Keywords: ZnO, hydrogen, thermal annealing, kinetic Monte Carlo

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716 Electrolysis Ship for Green Hydrogen Production and Possible Applications

Authors: Julian David Hunt, Andreas Nascimento

Abstract:

Green hydrogen is the most environmental, renewable alternative to produce hydrogen. However, an important challenge to make hydrogen a competitive energy carrier is a constant supply of renewable energy, such as solar, wind and hydropower. Given that the electricity generation potential of these sources vary seasonally and interannually, this paper proposes installing an electrolysis hydrogen production plant in a ship and move the ship to the locations where electricity is cheap, or where the seasonal potential for renewable generation is high. An example of electrolysis ship application is to produce green hydrogen with hydropower from the North region of Brazil and then sail to the Northeast region of Brazil and generate hydrogen using excess electricity from offshore wind power. The electrolysis ship concept is interesting because it has the flexibility to produce green hydrogen using the cheapest renewable electricity available in the market.

Keywords: green hydrogen, electrolysis ship, renewable energies, seasonal variations

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715 Effect of Manganese Doping Percentage on Optical Band Gap and Conductivity of Copper Sulphide Nano-Films Prepared by Electrodeposition Method

Authors: P. C. Okafor, A. J. Ekpunobi

Abstract:

Mn doped copper sulphide (CuS:Mn) nano-films were deposited on indiums coated tin oxide (ITO) glass substrates using electrodeposition method. Electrodeposition was carried out using bath of PH = 3 at room temperature. Other depositions parameters such as deposition time (DT) are kept constant while Mn doping was varied from 3% to 23%. Absorption spectra of CuS:Mn films was obtained by using JENWAY 6405 UV-VIS -spectrophotometer. Optical band gap (E_g ), optical conductivity (σo) and electrical conductivity (σe) of CuS:Mn films were determined using absorption spectra and appropriate formula. The effect of Mn doping % on these properties were investigated. Results show that film thickness (t) for the 13.27 nm to 18.49 nm; absorption coefficient (α) from 0.90 x 1011 to 1.50 x 1011 optical band gap from 2.29eV to 2.35 eV; optical conductivity from 1.70 x 1013 and electrical conductivity from 160 millions to 154 millions. Possible applications of such films for solar cells fabrication and optoelectronic devices applications were also discussed.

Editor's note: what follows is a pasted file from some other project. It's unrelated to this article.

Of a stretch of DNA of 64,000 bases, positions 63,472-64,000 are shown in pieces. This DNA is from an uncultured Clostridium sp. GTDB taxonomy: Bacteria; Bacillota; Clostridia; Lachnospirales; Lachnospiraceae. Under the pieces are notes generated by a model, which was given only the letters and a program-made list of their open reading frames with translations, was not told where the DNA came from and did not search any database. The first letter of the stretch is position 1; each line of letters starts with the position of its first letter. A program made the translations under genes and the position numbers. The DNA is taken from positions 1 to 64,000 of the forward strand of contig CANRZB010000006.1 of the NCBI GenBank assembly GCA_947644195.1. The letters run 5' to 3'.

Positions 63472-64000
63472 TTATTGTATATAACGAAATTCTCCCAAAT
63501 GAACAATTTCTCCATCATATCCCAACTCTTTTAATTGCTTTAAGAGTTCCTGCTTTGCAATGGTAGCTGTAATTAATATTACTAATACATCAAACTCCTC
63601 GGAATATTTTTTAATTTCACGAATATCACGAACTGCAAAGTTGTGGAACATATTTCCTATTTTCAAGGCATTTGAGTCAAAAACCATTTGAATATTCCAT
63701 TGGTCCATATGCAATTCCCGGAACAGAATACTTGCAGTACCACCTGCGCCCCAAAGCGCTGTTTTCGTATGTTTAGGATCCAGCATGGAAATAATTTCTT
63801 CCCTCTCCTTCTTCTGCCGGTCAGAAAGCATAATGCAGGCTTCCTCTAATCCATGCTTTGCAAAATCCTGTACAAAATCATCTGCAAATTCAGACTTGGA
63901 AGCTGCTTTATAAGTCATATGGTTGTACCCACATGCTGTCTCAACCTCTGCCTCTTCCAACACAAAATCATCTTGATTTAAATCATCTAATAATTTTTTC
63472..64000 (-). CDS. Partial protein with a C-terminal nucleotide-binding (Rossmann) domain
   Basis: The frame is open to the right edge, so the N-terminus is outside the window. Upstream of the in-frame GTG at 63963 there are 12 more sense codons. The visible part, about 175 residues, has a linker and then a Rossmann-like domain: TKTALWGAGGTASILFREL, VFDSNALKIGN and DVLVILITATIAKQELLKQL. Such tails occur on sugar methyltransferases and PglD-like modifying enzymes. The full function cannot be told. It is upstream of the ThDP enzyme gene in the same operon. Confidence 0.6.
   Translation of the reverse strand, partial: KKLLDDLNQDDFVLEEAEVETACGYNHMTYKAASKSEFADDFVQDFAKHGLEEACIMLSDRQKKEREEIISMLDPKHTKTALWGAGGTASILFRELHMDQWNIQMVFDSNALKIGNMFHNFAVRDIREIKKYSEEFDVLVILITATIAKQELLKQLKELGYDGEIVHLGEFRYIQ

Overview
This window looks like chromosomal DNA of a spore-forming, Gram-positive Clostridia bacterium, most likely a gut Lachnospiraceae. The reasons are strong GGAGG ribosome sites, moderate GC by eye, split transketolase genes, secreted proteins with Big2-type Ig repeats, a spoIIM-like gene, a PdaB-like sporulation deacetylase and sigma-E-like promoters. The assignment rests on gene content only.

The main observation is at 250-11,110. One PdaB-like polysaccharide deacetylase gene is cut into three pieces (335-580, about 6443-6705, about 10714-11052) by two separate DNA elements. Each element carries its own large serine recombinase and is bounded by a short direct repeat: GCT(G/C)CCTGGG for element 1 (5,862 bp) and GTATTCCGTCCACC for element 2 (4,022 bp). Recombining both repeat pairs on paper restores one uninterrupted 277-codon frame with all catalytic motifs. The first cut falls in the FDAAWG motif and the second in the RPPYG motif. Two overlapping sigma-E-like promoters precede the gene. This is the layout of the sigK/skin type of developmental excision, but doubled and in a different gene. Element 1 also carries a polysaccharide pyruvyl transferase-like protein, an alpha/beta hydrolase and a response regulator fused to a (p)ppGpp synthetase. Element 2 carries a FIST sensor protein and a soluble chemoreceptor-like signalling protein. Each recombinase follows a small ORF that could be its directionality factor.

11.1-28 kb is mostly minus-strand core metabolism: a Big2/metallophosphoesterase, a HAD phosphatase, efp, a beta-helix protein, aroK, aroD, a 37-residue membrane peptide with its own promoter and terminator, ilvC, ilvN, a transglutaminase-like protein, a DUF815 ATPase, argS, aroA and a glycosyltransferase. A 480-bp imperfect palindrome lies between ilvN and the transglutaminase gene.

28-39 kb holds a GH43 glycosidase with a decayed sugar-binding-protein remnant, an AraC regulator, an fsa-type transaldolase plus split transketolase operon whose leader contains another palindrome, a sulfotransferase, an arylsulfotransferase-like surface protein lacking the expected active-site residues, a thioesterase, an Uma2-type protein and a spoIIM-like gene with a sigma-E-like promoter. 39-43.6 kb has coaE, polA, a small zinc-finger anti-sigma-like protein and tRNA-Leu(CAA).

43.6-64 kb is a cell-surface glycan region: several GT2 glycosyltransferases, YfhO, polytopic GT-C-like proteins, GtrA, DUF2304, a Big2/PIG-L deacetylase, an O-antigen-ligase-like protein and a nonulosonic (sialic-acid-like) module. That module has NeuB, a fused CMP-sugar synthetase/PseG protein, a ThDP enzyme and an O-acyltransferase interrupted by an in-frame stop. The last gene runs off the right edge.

Keywords: copper sulphide (CuS), Manganese (Mn) doping, electrodeposition, optical band gap, optical conductivity, electrical conductivity

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714 Recovery of Hydrogen Converter Efficiency Affected by Poisoning of Catalyst with Increasing of Temperature

Authors: Enayat Enayati, Reza Behtash

Abstract: